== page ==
Preface
 

"On the Trail of Pontiac" is a complete story in itself, but forms the fourth volume of a line known by the general title of "Colonial Series."

The first volume, entitled "With Washington in the West," related the adventures of Dave Morris, a young pioneer of Will's Creek, now Cumberland, Va. Dave became acquainted with George Washington at the time the latter was a surveyor, and served under the youthful officer during the fateful Braddock expedition against Fort Duquesne.

The Braddock defeat left the frontier at the mercy of the French and the Indians, and in the second volume of the series, called "Marching on Niagara," are given the particulars of General Forbes' campaign against Fort Duquesne and the advance of Generals Prideaux and Johnson against Fort Niagara, in which not only Dave Morris, but likewise his cousin Henry, do their duty well as young soldiers.

The signal victory at Niagara gave to the English control of all that vast territory lying between the great Lakes and what was called the Louisiana Territory. But war with France was not yet at an end, and in the third volume of the series, entitled "At the Fall of Montreal," I have related the particulars of the last campaign against the French, including General Wolfe's memorable scaling of the Heights of Quebec, the battle on the Plains of Abraham, and lastly the fall of Montreal itself, which brought this long-drawn war to a conclusion, and was the means of placing Canada where it remains to-day, in the hands of England.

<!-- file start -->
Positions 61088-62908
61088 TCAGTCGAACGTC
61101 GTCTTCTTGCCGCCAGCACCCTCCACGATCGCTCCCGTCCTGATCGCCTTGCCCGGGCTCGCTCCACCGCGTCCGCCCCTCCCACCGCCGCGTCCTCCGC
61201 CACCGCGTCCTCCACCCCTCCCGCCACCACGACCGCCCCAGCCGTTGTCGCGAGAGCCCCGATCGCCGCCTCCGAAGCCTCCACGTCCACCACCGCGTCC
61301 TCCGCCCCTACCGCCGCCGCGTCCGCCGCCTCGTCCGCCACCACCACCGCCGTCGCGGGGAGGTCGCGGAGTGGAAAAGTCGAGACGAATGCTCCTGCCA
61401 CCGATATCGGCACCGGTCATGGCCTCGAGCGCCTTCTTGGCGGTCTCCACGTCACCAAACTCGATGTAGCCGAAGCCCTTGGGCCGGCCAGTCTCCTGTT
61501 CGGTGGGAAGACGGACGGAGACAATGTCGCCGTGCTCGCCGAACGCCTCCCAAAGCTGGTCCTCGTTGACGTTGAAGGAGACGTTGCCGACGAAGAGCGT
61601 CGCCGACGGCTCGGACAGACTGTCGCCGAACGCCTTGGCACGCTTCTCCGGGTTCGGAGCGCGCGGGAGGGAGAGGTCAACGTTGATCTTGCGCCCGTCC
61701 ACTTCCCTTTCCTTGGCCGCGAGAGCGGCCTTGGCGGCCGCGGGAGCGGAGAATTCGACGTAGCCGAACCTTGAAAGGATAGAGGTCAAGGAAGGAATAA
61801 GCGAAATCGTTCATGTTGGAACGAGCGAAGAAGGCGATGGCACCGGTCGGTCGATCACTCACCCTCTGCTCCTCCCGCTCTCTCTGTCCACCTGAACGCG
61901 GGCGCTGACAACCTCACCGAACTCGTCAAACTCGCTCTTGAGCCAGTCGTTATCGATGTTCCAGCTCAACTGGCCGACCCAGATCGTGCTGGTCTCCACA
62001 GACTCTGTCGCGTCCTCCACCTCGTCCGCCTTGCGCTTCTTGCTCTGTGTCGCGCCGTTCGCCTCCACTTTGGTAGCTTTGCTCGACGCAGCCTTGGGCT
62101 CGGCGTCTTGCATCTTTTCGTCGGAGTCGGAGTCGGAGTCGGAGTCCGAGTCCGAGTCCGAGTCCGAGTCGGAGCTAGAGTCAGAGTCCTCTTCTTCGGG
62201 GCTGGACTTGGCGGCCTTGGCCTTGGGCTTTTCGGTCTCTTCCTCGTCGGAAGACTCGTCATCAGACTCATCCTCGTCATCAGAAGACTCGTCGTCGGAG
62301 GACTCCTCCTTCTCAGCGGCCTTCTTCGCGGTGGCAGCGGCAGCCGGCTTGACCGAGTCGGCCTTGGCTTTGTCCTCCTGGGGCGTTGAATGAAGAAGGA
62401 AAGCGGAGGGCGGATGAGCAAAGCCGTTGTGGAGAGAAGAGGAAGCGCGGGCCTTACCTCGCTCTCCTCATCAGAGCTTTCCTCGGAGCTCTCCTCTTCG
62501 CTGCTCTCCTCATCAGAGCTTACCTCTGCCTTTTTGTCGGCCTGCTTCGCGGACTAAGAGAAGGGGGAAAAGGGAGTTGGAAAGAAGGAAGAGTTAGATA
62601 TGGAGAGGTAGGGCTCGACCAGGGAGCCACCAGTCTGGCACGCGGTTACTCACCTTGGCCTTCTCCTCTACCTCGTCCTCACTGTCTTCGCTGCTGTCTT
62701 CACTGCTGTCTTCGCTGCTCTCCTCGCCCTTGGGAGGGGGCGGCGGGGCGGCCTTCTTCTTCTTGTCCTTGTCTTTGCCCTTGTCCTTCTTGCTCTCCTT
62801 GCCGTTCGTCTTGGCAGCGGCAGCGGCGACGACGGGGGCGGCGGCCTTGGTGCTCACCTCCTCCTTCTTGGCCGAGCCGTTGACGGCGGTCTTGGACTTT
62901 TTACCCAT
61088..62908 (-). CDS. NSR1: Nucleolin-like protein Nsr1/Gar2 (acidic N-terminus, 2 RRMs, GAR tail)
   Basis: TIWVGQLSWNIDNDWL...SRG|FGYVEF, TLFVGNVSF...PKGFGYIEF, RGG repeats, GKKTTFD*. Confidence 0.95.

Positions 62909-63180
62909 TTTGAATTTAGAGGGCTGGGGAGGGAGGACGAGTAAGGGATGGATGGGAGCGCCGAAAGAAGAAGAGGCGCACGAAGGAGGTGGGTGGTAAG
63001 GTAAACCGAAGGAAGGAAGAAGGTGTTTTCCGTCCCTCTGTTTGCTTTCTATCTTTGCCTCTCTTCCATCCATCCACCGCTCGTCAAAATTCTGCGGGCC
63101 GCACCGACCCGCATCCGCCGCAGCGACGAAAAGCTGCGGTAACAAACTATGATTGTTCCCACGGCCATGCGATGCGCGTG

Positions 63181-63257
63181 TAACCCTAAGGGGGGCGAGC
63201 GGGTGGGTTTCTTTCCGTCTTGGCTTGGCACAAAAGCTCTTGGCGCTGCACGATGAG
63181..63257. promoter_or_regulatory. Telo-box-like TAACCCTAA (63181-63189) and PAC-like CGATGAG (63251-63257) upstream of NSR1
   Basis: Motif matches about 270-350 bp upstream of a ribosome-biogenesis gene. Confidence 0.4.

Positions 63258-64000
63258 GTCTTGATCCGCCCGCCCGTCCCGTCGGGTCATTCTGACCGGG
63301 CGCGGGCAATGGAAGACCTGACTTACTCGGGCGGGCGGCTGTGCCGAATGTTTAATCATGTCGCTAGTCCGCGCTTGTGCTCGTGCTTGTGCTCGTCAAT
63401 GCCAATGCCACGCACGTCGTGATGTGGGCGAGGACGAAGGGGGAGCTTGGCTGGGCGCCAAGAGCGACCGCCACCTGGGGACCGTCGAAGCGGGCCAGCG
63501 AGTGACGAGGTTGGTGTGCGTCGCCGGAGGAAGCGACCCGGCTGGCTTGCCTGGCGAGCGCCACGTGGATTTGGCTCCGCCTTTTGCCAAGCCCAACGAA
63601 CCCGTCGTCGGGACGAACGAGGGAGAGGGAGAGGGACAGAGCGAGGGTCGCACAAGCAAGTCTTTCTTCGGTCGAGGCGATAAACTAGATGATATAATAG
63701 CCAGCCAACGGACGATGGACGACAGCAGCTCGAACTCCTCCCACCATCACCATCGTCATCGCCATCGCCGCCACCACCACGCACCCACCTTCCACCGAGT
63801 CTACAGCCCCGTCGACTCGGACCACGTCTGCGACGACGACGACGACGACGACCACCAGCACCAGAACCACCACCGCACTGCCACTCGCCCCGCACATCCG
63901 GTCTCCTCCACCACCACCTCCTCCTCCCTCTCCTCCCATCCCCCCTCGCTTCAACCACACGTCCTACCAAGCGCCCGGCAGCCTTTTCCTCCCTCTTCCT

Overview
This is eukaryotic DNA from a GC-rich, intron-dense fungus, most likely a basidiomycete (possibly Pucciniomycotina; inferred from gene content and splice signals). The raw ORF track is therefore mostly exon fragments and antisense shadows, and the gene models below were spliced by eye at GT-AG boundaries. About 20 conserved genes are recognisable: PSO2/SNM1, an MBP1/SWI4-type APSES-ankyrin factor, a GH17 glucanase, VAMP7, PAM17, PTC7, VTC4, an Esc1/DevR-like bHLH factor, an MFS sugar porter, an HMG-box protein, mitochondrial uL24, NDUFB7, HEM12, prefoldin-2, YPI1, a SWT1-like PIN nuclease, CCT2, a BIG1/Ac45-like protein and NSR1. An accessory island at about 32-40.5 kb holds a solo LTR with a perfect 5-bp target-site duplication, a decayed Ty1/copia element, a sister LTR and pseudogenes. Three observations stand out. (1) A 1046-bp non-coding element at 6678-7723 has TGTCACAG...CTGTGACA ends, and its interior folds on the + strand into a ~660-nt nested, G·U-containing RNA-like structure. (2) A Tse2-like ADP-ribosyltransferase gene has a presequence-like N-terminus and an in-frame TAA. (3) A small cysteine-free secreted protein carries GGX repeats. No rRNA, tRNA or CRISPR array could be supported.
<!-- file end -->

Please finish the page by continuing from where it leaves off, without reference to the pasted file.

With the conclusion of the War with France, the settlers in America imagined that they would be able to go back unmolested to their homesteads on the frontier. But such was not to be. The Indians who had assisted France during the war were enraged to see the English occupying what they considered their own personal hunting grounds, and, aroused by the cunning and eloquence of the great chief Pontiac, and other leaders, they concocted more than one plot to fall upon the settlements and the forts of the frontier and massacre all who opposed them. The beginning of this fearful uprising of the red men is given in the pages which follow.

As in my previous books, I have tried to be as accurate historically as possible. The best American, English, and French authorities have been consulted. I trust that all who read the present volume may find it both entertaining and instructive.

EDWARD STRATEMEYER.

July 1, 1904